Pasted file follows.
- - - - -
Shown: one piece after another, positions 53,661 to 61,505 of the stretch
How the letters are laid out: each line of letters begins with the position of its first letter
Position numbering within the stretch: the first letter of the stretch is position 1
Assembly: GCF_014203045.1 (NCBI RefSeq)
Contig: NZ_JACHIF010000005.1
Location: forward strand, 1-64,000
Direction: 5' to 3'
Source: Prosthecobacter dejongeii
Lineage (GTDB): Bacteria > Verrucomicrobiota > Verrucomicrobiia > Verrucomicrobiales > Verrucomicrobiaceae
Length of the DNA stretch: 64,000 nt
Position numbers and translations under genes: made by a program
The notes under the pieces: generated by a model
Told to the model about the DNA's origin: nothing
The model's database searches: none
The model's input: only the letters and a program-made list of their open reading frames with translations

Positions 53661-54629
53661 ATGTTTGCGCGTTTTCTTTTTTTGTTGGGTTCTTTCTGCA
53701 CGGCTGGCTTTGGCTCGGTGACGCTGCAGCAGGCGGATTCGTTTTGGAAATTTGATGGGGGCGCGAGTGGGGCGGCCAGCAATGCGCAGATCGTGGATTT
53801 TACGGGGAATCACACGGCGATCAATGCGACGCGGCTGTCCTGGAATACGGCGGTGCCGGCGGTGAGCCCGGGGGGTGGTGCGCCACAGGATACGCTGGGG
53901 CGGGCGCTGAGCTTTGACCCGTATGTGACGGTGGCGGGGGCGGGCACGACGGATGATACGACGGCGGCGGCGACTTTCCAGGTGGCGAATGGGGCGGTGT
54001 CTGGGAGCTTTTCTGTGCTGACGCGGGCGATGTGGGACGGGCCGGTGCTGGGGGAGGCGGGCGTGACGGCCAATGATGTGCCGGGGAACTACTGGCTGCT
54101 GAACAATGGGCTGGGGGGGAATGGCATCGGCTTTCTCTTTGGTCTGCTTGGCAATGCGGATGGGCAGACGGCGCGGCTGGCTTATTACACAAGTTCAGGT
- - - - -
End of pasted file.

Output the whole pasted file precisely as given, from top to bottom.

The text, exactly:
Shown: one piece after another, positions 53,661 to 61,505 of the stretch
How the letters are laid out: each line of letters begins with the position of its first letter
Position numbering within the stretch: the first letter of the stretch is position 1
Assembly: GCF_014203045.1 (NCBI RefSeq)
Contig: NZ_JACHIF010000005.1
Location: forward strand, 1-64,000
Direction: 5' to 3'
Source: Prosthecobacter dejongeii
Lineage (GTDB): Bacteria > Verrucomicrobiota > Verrucomicrobiia > Verrucomicrobiales > Verrucomicrobiaceae
Length of the DNA stretch: 64,000 nt
Position numbers and translations under genes: made by a program
The notes under the pieces: generated by a model
Told to the model about the DNA's origin: nothing
The model's database searches: none
The model's input: only the letters and a program-made list of their open reading frames with translations

Positions 53661-54629
53661 ATGTTTGCGCGTTTTCTTTTTTTGTTGGGTTCTTTCTGCA
53701 CGGCTGGCTTTGGCTCGGTGACGCTGCAGCAGGCGGATTCGTTTTGGAAATTTGATGGGGGCGCGAGTGGGGCGGCCAGCAATGCGCAGATCGTGGATTT
53801 TACGGGGAATCACACGGCGATCAATGCGACGCGGCTGTCCTGGAATACGGCGGTGCCGGCGGTGAGCCCGGGGGGTGGTGCGCCACAGGATACGCTGGGG
53901 CGGGCGCTGAGCTTTGACCCGTATGTGACGGTGGCGGGGGCGGGCACGACGGATGATACGACGGCGGCGGCGACTTTCCAGGTGGCGAATGGGGCGGTGT
54001 CTGGGAGCTTTTCTGTGCTGACGCGGGCGATGTGGGACGGGCCGGTGCTGGGGGAGGCGGGCGTGACGGCCAATGATGTGCCGGGGAACTACTGGCTGCT
54101 GAACAATGGGCTGGGGGGGAATGGCATCGGCTTTCTCTTTGGTCTGCTTGGCAATGCGGATGGGCAGACGGCGCGGCTGGCTTATTACACAAGTTCAGGT